A new study was published on May 15 2018 looking at acupuncture performed three times during a stimulated IVF cycle to see if this type of acupuncture would improve live birth rates (Smith et al, 2018).
The study included 824 women with an average age of 35.4 years old. It looked at acupuncture performed once during ovarian stimulation (between day 6-8), and then before and after embryo transfer. The participants were split into two groups, a) true acupuncture and b) sham acupuncture (fake acupuncture so to speak).
Not to my surprise, the results showed that there was not a significant change in outcome between the two groups. The pregnancy rate was 25% in the true acupuncture group vs 21% in the sham acupuncture group. The live birth rate was 18.3% in the true acupuncture group vs 17.8% in the sham acupuncture group. Although there was slight improvements in the true acupuncture group over the sham, these were not considered statistically significant (strong enough).
The conclusion is that low dose acupuncture performed two to three times during an IVF cycle has very little to no effects on improving IVF outcomes, other then for relieving stress and anxiety related to the IVF process (Smith et al, 2018). Whats interesting about this is that all acupuncturists working with IVF patients would agree with this. The true value of acupuncture, herbal medicine, or natural medicine, is in changing the uterine environment BEFORE an IVF cycle begins. Once an IVF cycle has begun, it is almost too late to have any effect on the transfer environment and thus on IVF outcomes. This is how acupuncture is practiced in real world situations (Hullender Rubin, Anderson & Craig, 2018).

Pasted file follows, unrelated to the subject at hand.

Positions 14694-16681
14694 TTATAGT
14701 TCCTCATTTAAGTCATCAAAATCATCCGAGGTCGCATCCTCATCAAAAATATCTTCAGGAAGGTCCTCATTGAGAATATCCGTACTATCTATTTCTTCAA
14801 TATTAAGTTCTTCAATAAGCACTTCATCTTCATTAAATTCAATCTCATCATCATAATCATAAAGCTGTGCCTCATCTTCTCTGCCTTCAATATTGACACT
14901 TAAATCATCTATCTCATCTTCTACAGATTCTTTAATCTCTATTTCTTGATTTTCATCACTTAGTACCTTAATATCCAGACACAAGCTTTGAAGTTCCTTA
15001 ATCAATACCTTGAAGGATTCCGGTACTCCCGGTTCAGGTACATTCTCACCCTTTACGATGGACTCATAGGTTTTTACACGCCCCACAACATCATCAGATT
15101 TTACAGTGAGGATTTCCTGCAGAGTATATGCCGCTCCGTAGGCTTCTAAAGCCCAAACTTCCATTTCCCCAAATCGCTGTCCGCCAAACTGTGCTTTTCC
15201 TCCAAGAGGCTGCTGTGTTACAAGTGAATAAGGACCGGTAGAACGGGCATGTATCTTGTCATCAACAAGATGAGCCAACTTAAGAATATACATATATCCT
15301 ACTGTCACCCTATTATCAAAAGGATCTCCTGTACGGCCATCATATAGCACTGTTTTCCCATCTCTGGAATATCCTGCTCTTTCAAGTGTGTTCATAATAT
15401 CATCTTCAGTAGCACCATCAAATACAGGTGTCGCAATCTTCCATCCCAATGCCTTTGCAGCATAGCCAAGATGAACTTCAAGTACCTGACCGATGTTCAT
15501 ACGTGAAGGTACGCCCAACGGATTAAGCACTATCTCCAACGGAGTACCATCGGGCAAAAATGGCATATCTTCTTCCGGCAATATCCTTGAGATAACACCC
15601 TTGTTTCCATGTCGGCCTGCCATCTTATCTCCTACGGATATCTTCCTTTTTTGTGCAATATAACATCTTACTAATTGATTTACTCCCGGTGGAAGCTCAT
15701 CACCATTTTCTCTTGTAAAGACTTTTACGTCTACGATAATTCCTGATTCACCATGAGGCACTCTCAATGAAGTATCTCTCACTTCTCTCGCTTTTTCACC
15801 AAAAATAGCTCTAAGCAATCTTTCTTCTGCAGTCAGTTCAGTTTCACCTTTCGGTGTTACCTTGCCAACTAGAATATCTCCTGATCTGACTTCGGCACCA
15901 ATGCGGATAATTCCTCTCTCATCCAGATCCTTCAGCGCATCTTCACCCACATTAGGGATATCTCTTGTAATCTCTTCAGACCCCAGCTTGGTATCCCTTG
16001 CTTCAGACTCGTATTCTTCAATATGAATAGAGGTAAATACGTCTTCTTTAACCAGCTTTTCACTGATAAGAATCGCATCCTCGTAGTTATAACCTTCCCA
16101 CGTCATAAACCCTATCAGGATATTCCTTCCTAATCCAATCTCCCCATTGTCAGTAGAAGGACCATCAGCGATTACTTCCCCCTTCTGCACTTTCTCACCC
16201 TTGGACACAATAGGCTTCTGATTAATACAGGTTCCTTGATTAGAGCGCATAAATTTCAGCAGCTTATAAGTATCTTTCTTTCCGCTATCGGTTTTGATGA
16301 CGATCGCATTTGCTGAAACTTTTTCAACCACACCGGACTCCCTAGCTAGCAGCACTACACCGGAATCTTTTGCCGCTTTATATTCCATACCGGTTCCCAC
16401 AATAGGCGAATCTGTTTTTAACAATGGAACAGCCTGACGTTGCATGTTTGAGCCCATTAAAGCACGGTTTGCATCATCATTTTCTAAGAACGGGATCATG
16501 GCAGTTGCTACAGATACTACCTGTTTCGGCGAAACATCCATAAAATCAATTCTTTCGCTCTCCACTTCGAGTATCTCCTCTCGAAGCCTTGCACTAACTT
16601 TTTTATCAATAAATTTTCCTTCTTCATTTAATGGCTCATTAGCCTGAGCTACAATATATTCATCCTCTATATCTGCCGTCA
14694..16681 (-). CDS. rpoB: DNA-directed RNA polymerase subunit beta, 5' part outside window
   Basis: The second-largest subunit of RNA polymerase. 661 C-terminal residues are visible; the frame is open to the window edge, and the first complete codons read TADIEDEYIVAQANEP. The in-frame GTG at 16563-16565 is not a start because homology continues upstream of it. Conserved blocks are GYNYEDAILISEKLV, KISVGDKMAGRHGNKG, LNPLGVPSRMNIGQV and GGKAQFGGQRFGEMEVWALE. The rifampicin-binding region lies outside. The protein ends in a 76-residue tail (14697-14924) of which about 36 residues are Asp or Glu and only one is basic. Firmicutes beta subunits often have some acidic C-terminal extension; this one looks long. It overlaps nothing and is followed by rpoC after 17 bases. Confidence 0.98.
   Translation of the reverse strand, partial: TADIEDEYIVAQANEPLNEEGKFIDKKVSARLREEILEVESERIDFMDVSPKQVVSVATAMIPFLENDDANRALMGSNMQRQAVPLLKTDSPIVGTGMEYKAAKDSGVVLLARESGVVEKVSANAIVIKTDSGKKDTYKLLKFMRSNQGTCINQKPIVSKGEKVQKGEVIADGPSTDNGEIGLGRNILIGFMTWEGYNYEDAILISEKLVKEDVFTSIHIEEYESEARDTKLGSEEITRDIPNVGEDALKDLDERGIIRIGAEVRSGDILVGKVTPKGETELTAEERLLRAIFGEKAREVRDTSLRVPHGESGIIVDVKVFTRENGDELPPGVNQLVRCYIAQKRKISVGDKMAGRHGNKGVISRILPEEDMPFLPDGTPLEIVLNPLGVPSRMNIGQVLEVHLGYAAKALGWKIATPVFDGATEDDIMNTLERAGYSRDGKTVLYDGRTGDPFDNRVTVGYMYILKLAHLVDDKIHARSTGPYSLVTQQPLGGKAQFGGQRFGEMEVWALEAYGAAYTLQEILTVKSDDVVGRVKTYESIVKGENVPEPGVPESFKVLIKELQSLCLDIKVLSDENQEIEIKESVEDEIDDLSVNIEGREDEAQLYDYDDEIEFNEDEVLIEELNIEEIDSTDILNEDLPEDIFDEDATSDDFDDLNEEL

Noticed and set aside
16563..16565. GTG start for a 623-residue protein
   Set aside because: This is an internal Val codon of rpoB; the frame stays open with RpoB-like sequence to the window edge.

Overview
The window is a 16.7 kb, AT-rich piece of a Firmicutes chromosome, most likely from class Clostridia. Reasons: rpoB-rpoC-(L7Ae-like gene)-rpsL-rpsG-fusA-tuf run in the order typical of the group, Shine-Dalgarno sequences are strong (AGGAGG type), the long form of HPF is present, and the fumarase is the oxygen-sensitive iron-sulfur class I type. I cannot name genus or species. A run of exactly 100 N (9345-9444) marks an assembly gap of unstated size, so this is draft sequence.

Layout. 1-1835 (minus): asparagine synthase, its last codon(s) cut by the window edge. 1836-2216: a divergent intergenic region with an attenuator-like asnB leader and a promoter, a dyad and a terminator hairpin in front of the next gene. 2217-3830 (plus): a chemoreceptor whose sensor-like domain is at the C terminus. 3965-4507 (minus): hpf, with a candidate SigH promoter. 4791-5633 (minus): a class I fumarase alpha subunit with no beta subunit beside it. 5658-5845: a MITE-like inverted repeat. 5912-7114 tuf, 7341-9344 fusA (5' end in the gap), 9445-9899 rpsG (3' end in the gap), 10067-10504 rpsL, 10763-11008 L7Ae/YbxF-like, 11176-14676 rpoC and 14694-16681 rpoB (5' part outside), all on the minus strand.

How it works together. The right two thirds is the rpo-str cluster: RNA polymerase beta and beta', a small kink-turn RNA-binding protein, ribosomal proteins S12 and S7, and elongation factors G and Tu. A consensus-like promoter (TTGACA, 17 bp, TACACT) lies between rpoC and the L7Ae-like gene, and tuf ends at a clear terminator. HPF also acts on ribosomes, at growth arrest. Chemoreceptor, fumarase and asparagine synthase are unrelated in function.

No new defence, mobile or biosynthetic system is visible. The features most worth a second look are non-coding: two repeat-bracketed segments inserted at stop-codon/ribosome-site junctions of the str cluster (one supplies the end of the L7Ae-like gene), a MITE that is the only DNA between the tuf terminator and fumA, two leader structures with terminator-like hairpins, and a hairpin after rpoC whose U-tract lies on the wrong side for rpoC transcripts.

If you had a headache you wouldn’t take quarter of a tablet of panadol and expect it to work, the dosage is too low. Much the same you wouldn’t expect two to three acupuncture sessions to significantly raise the success rates of something as complex as IVF and fertility, a higher dose would be required.
We recommend a full course of IVF support to be conducted weekly or fortnightly over a 3 month period before starting an IVF cycle. Recent research published this year demonstrated the benefits of following this type of approach (Hullender Rubin, Anderson & Craig, 2018). Research reviews such as those performed by Shen et al 2015 and Qian et al 2017 have shown improvements in pregnancy rates and IVF outcome from acupuncture – but only when performed in weeks leading into IVF, and not just around embryo transfer time only.
For more information on this topic, please read our detailed page on acupuncture and IVF here: acupuncture for IVF Support Melbourne.
Written by Robert Gentile OMD.
Hullender Rubin, L.E., Anderson, B.J. & Craig, L.B. (2018). Acupuncture and in vitro fertilisation research: current and future directions. Acupuncture in Medicine, BMJ Journals. Published Online First: 10 February 2018. doi: 10.1136/acupmed-2016-011352
Qian, Y., Xia, X.R., Ochin, H., Huang, C., Gao, C., Gao, L., et al (2017). Effect of acupuncture on the outcomes of in vitro fertilization: a systematic review and meta-analysis. Arch Gynecol Obstet, 295(3), 543-558.
Shen, C., Wu, M., Shu, D., Zhao, X. & Gao, Y. (2015). The role of acupuncture in in vitro fertilization: a systematic review and meta-analysis. Gynecol Obstet Invest, 79 (1), 1-12.
Smith, C.A., De Lacey, S., Chapman, M., et al (2018). Effect of Acupuncture vs Sham Acupuncture on Live Births Among Women Undergoing In Vitro Fertilization A Randomized Clinical Trial. JAMA. 2018;319(19):1990–1998. doi:10.1001/jama.2018.5336